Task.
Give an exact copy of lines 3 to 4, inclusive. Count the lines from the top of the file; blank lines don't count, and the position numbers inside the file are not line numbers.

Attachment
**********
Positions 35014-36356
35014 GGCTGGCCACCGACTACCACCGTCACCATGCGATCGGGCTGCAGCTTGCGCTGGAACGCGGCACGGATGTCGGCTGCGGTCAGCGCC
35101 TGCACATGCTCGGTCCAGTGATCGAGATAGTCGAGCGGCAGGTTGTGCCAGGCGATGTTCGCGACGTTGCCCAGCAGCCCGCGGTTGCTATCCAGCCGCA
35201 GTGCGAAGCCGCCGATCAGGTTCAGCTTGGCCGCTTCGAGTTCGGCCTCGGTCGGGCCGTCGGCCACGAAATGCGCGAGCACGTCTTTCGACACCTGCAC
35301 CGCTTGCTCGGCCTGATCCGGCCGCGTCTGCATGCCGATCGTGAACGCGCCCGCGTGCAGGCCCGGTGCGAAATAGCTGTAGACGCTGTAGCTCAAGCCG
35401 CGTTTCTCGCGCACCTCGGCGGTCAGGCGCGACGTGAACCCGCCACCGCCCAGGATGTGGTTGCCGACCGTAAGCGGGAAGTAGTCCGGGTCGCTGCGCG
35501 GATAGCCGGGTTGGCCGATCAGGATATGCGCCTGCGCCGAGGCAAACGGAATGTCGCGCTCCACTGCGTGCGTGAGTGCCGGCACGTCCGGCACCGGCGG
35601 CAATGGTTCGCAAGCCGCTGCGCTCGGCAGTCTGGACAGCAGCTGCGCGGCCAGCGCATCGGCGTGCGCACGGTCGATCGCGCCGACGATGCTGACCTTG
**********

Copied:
35101 TGCACATGCTCGGTCCAGTGATCGAGATAGTCGAGCGGCAGGTTGTGCCAGGCGATGTTCGCGACGTTGCCCAGCAGCCCGCGGTTGCTATCCAGCCGCA
35201 GTGCGAAGCCGCCGATCAGGTTCAGCTTGGCCGCTTCGAGTTCGGCCTCGGTCGGGCCGTCGGCCACGAAATGCGCGAGCACGTCTTTCGACACCTGCAC